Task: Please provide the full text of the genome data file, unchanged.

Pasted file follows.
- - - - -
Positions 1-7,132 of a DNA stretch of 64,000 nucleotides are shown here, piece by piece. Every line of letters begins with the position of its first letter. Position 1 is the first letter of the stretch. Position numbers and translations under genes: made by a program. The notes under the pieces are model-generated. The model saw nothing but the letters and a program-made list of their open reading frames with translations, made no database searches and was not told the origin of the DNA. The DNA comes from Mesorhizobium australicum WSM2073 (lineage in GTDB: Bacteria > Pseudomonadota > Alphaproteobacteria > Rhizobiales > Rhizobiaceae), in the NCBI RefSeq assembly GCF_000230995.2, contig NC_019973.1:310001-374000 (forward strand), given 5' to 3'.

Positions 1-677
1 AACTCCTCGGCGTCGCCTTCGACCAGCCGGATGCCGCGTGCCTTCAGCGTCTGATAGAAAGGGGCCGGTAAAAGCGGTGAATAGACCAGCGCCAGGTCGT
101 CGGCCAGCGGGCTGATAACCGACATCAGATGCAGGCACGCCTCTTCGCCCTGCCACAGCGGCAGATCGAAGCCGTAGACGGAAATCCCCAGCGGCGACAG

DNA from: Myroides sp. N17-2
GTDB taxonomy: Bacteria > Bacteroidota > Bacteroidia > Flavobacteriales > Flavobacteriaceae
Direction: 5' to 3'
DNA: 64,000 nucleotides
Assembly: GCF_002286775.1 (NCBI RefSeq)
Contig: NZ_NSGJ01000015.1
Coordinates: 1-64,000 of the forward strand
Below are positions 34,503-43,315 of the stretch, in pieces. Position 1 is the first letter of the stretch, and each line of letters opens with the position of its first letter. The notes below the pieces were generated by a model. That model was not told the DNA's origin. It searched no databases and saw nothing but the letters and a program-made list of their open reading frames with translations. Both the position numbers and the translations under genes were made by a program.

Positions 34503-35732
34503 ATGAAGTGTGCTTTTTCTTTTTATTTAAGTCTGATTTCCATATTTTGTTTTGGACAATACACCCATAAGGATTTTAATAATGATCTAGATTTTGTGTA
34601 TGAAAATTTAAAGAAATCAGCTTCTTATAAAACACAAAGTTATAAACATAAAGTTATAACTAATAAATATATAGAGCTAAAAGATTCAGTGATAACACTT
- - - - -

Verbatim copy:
Positions 1-7,132 of a DNA stretch of 64,000 nucleotides are shown here, piece by piece. Every line of letters begins with the position of its first letter. Position 1 is the first letter of the stretch. Position numbers and translations under genes: made by a program. The notes under the pieces are model-generated. The model saw nothing but the letters and a program-made list of their open reading frames with translations, made no database searches and was not told the origin of the DNA. The DNA comes from Mesorhizobium australicum WSM2073 (lineage in GTDB: Bacteria > Pseudomonadota > Alphaproteobacteria > Rhizobiales > Rhizobiaceae), in the NCBI RefSeq assembly GCF_000230995.2, contig NC_019973.1:310001-374000 (forward strand), given 5' to 3'.

Positions 1-677
1 AACTCCTCGGCGTCGCCTTCGACCAGCCGGATGCCGCGTGCCTTCAGCGTCTGATAGAAAGGGGCCGGTAAAAGCGGTGAATAGACCAGCGCCAGGTCGT
101 CGGCCAGCGGGCTGATAACCGACATCAGATGCAGGCACGCCTCTTCGCCCTGCCACAGCGGCAGATCGAAGCCGTAGACGGAAATCCCCAGCGGCGACAG

DNA from: Myroides sp. N17-2
GTDB taxonomy: Bacteria > Bacteroidota > Bacteroidia > Flavobacteriales > Flavobacteriaceae
Direction: 5' to 3'
DNA: 64,000 nucleotides
Assembly: GCF_002286775.1 (NCBI RefSeq)
Contig: NZ_NSGJ01000015.1
Coordinates: 1-64,000 of the forward strand
Below are positions 34,503-43,315 of the stretch, in pieces. Position 1 is the first letter of the stretch, and each line of letters opens with the position of its first letter. The notes below the pieces were generated by a model. That model was not told the DNA's origin. It searched no databases and saw nothing but the letters and a program-made list of their open reading frames with translations. Both the position numbers and the translations under genes were made by a program.

Positions 34503-35732
34503 ATGAAGTGTGCTTTTTCTTTTTATTTAAGTCTGATTTCCATATTTTGTTTTGGACAATACACCCATAAGGATTTTAATAATGATCTAGATTTTGTGTA
34601 TGAAAATTTAAAGAAATCAGCTTCTTATAAAACACAAAGTTATAAACATAAAGTTATAACTAATAAATATATAGAGCTAAAAGATTCAGTGATAACACTT